Overall, our results reveal that participation in the PPP program has grown community bank balance sheets at the expense of bank profitability, with low yields on PPP loans weighing down interest margins at PPP-concentrated banks. Our findings have implications for the near-term outlook of the banking industry and for any subsequent rounds of PPP funding that may be approved. First, as PPP loans become eligible for forgiveness, banks will need to identify alternative lending opportunities that are both sound and remunerative to generate revenue. Since the onset of the pandemic, PPP loans have been an important driver of loan growth at community banks, which have scaled down other types of lending in response to deteriorating economic conditions. Second, the effects of PPP lending on bank profitability have not yet fully materialized, and decisions made in the coming months will likely have implications for the success of any future programs. Because many of the fees and interest payments associated with PPP loans are recognized over the life of the loan, banks with high PPP exposure are likely to earn outstanding interest and fees from PPP loans in the coming quarters, reversing some of the initial setback to profitability. Moreover, the total profitability of a PPP loan is a function of when and how much of the loan is forgiven, terms that are still unsettled for many loans. As a result, the full effect of PPP lending on bank income is not yet known.
Combined, the upfront profitability shock and uncertainty around the ultimate return generated by PPP loans could make banks reluctant to participate in future PPP funding rounds. However, some features of the PPP continue to provide strong participation incentives for banks. Primarily, the program offers a source of stable revenue at a time when alternative lending opportunities are severely limited and bank profitability is likely to improve following loan forgiveness. In addition, PPP loans likely supported bank profitability and capital indirectly by protecting banks from credit losses on existing debt. Many borrowers were likely able to continue making regular payments on existing debt because of the inflow of PPP funds. This dynamic will continue to drive participation decisions at a time when many small and midsized businesses are still struggling and their creditworthiness has declined. Overall, a bank’s decision to participate in future PPP funding rounds, or similar government backed lending programs, is a function of the program’s effects on the bank’s long-term health and the near-term economic outlook.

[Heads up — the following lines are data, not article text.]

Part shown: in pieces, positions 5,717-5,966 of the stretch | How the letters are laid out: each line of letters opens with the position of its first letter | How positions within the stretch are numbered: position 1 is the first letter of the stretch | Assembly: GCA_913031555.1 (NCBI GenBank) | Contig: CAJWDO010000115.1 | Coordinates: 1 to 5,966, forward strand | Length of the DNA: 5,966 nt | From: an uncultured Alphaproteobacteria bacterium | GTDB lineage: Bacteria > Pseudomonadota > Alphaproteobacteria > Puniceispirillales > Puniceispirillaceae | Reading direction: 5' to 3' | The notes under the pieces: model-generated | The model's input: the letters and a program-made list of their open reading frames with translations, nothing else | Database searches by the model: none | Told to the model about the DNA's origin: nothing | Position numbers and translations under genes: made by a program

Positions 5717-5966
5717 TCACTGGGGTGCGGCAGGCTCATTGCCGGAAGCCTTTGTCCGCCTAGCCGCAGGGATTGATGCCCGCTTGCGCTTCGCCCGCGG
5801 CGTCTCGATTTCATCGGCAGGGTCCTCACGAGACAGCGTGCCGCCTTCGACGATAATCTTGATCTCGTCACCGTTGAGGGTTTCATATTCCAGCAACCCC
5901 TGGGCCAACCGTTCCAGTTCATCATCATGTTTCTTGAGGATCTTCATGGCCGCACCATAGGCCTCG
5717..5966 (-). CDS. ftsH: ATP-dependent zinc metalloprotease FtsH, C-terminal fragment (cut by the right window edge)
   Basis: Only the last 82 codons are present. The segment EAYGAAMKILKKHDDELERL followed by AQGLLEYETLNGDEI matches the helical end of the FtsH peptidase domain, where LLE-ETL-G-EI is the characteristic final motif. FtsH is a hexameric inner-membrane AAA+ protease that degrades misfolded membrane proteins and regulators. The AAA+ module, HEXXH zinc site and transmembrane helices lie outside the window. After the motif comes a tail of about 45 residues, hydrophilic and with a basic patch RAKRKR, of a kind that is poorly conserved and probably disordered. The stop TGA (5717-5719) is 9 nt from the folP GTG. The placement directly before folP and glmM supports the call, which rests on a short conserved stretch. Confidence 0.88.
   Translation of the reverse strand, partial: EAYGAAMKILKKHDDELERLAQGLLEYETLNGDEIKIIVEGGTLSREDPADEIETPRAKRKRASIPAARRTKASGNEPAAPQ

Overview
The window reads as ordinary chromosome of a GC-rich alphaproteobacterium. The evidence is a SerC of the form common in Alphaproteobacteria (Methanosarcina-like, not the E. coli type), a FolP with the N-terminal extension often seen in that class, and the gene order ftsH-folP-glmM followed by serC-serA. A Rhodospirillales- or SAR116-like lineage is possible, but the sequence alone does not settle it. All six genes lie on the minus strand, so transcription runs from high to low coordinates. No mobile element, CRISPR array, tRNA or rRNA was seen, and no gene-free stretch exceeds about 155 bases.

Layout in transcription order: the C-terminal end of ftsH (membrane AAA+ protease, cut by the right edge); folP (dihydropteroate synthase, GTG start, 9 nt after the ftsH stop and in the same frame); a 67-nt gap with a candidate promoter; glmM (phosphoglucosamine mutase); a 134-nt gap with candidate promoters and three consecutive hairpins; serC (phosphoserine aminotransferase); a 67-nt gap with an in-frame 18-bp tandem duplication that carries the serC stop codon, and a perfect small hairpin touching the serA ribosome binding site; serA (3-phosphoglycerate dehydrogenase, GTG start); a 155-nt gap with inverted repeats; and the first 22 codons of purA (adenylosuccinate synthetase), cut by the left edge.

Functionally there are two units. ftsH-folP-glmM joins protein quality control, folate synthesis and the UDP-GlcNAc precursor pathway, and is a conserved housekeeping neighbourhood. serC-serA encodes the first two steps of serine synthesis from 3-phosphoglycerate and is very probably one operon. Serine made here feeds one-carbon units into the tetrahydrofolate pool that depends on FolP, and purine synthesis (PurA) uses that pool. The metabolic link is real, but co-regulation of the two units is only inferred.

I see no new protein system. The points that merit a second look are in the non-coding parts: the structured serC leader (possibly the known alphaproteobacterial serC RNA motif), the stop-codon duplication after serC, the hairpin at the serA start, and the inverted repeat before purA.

We find similar effects of PPP lending at large and regional banks where actual loan growth was more subdued at 2 percent and 8 percent, respectively. Absent PPP lending, though, the loan portfolio contracted at large banks and remained unchanged at regional banks. In total, about 85 percent of all community banks made at least one loan under the PPP program. The initial pandemic-related financial panic was also associated with sizable draws on existing commercial loans, most of which were repaid during the second quarter.
See recent External LinkSenior Loan Officer Opinion Survey results. Chodorow-Reich and others (2020) show that recipients of PPP loans reduced their non-PPP borrowing in 2020:Q2, suggesting that firms preferred loans that carried the option for forgiveness to other loans.
Several studies have examined the effect of PPP loans on borrowing firms, including Bartik and others (2020) and Granja and others (2020), but none to our knowledge have examined the effects on participating banks.
Note that because net interest margins are expressed as a ratio of net interest income to earning assets, they can compress when either 1) banks add low-yielding assets, which increase earning assets relative to interest income; or 2) bank expenses increase relative to income, either through higher liability costs or lower asset yields, thereby reducing net income.
The PPP also generated a negative effect on participating banks’ leverage capital ratios. While this effect was neutralized for banks participating in the Federal Reserve’s PPP Liquidity Facility (PPPLF), many banks chose to forego this benefit. We estimate that leverage ratios were about 50 basis points lower as of 2020:Q3 for community banks due to PPP participation, net of PPPLF participation.
The SBA pays lenders fees on PPP loans based on a sliding scale. Banks receive fees of 5 percent for loans up to $350,000, 3 percent for loans more than $350,000 and less than $2 million, and 1 percent for loans of at least $2 million.
Association of International Certified Professional Accountants (AICPA). 2020. “External LinkQ&A Section 2130: Paycheck Protection Program (PPP).”
Bartik, Alexander W., Zoe B. Cullen, Edward L. Glaeser, Michael Luca, Christopher T. Stanton, and Adi Sunderam. 2020. “External LinkThe Targeting and Impact of Paycheck Protection Program Loans to Small Businesses.” National Bureau of Economic Research, working paper no. 27623, July.
Chodorow-Reich, Gabriel, Olivier Darmouni, Stephen Luck, and Matthew Plosser. 2020. “External LinkBank Liquidity Provision across the Firm Size Distribution.” National Bureau of Economic Research, working paper no. 27945, October.
Covas, Francisco B., Marcelo Rezende, and Cindy M. Vojtech. 2015. “External LinkWhy Are Net Interest Margins of Large Banks So Compressed?” Board of Governors of the Federal Reserve System, FEDS Notes, October 5.
Granja, João, Christos Makridis, Constantine Yannelis, and Eric Zwick. 2020. “External LinkDid the Paycheck Protection Program Hit the Target?” National Bureau of Economic Research, working paper no. 27095, November.
W. Blake Marsh is a senior economist at the Federal Reserve Bank of Kansas City. Padma Sharma is an economist at the bank. The views expressed are those of the authors and do not necessarily reflect the positions of the Federal Reserve Bank of Kansas City or the Federal Reserve System.